Monday, December 19, 2016

Behind a holiday masterpiece

One of the things I like most about this time of year is that people and organizations focus more on disparities in society and the needs of the have-nots. They give generously of their time and money and often find creative ways to improve the lives of others.

We are used to seeing acts of kindness at Christmas time because they are a part of our traditions and culture. For this, we can give many thanks to a troubled man who published one of the great treasures of English literature 173 years ago today.

When Charles Dickens released A Christmas Carol in 1843, millions of people in Great Britain and America, including a great number of children, lived in poverty and squalor. Life, for them, was a daily battle with joblessness, hunger, and disease.

Dickens’ classic, published at the end of the Industrial Revolution, directed public attention to populations that this revolution had left behind. The result was a legacy of awareness and compassion that is still with us today and manifests itself in countless ways.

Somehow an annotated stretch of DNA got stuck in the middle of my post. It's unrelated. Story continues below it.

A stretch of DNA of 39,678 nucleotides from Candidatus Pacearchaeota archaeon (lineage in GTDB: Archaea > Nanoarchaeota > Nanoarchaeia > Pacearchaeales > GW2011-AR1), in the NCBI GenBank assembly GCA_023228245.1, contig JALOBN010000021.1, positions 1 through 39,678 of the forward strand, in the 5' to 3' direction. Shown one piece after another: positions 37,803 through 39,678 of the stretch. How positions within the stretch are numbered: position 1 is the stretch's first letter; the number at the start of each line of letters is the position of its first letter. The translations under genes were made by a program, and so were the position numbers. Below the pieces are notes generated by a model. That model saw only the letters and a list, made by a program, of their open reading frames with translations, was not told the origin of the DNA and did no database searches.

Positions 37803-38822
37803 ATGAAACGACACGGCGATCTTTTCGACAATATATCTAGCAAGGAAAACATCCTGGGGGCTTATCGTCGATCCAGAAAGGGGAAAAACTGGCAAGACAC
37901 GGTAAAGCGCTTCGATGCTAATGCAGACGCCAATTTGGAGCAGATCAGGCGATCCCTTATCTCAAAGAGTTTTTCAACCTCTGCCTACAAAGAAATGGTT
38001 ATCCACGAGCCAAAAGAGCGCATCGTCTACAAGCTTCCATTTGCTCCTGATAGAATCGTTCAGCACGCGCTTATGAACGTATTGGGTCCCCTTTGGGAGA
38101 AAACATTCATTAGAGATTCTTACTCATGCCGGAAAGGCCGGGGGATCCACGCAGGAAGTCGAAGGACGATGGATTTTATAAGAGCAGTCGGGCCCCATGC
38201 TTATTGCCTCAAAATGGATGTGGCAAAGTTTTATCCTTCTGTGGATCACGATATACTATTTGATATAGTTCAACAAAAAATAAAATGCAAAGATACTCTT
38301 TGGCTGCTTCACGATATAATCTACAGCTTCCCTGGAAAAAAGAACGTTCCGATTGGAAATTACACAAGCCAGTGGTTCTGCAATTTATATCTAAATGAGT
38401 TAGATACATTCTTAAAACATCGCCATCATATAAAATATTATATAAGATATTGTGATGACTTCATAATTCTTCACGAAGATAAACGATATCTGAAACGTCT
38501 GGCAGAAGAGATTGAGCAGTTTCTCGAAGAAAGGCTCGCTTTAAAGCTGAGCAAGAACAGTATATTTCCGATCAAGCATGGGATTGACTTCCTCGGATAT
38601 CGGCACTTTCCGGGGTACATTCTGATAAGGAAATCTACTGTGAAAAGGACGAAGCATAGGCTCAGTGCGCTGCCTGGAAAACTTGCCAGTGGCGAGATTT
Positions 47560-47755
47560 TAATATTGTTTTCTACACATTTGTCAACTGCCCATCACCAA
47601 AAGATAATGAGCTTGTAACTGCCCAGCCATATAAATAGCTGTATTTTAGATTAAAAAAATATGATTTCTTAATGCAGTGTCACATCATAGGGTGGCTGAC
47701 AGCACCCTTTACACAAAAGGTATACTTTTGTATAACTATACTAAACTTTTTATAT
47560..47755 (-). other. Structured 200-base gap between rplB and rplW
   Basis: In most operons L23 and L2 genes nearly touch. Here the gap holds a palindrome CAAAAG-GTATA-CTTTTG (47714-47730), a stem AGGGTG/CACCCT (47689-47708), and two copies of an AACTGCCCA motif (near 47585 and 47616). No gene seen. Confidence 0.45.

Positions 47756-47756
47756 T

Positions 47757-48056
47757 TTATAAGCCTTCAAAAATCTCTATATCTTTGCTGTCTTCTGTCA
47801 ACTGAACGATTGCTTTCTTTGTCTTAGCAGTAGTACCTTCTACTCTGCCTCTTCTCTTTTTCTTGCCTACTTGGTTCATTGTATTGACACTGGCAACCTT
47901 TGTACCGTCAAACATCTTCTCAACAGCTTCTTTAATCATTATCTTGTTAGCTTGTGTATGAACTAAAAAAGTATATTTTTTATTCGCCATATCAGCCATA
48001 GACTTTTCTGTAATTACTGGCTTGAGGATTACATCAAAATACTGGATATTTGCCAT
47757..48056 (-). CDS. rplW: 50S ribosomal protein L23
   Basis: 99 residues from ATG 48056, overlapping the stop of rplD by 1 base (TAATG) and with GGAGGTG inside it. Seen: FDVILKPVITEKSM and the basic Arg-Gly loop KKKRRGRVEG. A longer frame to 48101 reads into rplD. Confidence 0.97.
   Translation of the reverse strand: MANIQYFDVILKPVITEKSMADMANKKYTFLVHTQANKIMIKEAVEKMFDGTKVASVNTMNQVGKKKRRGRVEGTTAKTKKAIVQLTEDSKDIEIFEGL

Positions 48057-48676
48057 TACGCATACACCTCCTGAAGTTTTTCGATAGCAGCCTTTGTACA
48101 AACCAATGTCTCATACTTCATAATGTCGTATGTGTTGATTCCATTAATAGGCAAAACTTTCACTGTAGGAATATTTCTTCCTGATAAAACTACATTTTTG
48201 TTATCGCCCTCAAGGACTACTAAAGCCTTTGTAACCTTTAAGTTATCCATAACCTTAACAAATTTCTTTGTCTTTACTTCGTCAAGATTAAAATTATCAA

The novella, which has never gone out of print, has been adapted many times to film, television, radio, and theater, among other media. I recommend the 1951 film, starring Alastair Sim as Scrooge, but many other adaptations are worthy of attention.

Some background on the book and the author can be found online at Literary Traveler, the (UK) Telegraph, the British Library, Wikipedia, and TIME magazine, which produced a fine article on the classic this month. I encourage you to check the sources out.

So in the spirit of Charles Dickens, his causes, and his signature work, I wish each of you a Merry Christmas and a Happy New Year!

(Credit: Image of Charles Dickens from Wikipedia Commons.)

Thursday, December 15, 2016

A first draft for a last book

Fifty-five days after telling others I would not begin writing the fifth American Journey book until January 1, I have finished its first draft. Weighing in at just over 100,000 words, it is the fifth longest of my ten novels, the second to complete a series, and the first to feature chapters set in another part of the world.

Set in Chattanooga, Southern California, and the Pacific Theater of World War II, Hannah’s Moon will follow a childless couple and the wife’s brother from 2017 to 1945. I hope to find a suitable cover in the next three weeks and begin the editing process in January. The projected publishing date of April 1 remains unchanged.